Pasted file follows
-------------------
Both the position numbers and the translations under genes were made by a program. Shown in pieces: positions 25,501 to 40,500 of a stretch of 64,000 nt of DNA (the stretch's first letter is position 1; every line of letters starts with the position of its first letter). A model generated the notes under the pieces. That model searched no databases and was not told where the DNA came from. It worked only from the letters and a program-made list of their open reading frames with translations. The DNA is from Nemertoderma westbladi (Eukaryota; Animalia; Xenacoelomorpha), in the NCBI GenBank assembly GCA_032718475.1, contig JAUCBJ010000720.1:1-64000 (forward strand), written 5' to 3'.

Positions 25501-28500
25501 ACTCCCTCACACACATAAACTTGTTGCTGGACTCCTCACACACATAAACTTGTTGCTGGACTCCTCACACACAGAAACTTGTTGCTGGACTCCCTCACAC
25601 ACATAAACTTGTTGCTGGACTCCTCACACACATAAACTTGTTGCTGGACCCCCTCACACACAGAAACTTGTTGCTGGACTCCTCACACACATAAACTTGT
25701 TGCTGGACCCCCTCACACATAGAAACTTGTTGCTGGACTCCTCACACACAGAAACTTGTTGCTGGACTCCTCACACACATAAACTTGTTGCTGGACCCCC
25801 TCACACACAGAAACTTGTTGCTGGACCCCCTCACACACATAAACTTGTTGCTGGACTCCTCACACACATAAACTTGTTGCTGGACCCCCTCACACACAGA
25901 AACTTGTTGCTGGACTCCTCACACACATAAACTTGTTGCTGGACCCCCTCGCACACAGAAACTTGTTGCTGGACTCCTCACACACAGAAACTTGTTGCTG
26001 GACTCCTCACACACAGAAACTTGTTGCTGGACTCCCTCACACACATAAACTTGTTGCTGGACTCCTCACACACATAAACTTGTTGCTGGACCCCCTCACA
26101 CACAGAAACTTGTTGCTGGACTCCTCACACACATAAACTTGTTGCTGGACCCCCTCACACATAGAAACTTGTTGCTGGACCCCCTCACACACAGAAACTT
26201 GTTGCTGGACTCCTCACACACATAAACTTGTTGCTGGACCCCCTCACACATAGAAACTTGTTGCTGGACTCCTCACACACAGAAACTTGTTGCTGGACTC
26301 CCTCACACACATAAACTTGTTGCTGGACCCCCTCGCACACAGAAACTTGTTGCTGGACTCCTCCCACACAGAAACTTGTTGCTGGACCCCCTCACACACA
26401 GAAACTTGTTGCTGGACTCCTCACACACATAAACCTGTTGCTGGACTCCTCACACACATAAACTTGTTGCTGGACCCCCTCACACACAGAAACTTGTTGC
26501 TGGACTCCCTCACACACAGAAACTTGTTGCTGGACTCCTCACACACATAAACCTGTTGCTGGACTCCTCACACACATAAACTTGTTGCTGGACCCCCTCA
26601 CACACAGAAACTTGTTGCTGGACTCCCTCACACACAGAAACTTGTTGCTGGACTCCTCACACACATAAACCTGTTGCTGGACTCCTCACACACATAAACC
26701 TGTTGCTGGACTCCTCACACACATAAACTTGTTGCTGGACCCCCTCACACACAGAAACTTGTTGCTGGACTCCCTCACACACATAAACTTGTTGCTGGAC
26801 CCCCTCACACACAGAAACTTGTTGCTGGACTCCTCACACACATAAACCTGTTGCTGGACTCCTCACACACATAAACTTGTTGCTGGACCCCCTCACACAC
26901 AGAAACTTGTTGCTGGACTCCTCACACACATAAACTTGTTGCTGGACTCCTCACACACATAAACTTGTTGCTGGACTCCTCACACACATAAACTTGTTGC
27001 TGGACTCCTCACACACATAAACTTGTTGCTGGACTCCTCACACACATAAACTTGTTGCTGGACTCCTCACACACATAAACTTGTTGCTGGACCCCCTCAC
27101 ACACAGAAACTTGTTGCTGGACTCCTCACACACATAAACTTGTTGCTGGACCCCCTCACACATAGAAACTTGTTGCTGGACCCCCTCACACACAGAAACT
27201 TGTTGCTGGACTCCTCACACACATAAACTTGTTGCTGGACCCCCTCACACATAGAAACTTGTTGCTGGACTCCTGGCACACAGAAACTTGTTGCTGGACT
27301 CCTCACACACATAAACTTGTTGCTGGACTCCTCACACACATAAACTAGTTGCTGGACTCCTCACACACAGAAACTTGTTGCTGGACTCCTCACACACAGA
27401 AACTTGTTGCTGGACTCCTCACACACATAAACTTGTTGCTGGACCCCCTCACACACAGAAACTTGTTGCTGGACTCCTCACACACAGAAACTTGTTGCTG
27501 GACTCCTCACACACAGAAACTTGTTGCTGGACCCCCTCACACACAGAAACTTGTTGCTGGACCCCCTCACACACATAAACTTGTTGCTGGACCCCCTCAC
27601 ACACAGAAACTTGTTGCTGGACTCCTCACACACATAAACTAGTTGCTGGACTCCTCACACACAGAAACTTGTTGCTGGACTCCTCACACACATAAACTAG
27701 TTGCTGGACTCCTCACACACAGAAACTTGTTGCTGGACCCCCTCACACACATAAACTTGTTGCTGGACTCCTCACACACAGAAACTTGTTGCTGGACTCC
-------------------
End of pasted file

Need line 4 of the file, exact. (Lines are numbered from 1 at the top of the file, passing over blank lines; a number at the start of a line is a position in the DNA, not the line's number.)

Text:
25601 ACATAAACTTGTTGCTGGACTCCTCACACACATAAACTTGTTGCTGGACCCCCTCACACACAGAAACTTGTTGCTGGACTCCTCACACACATAAACTTGT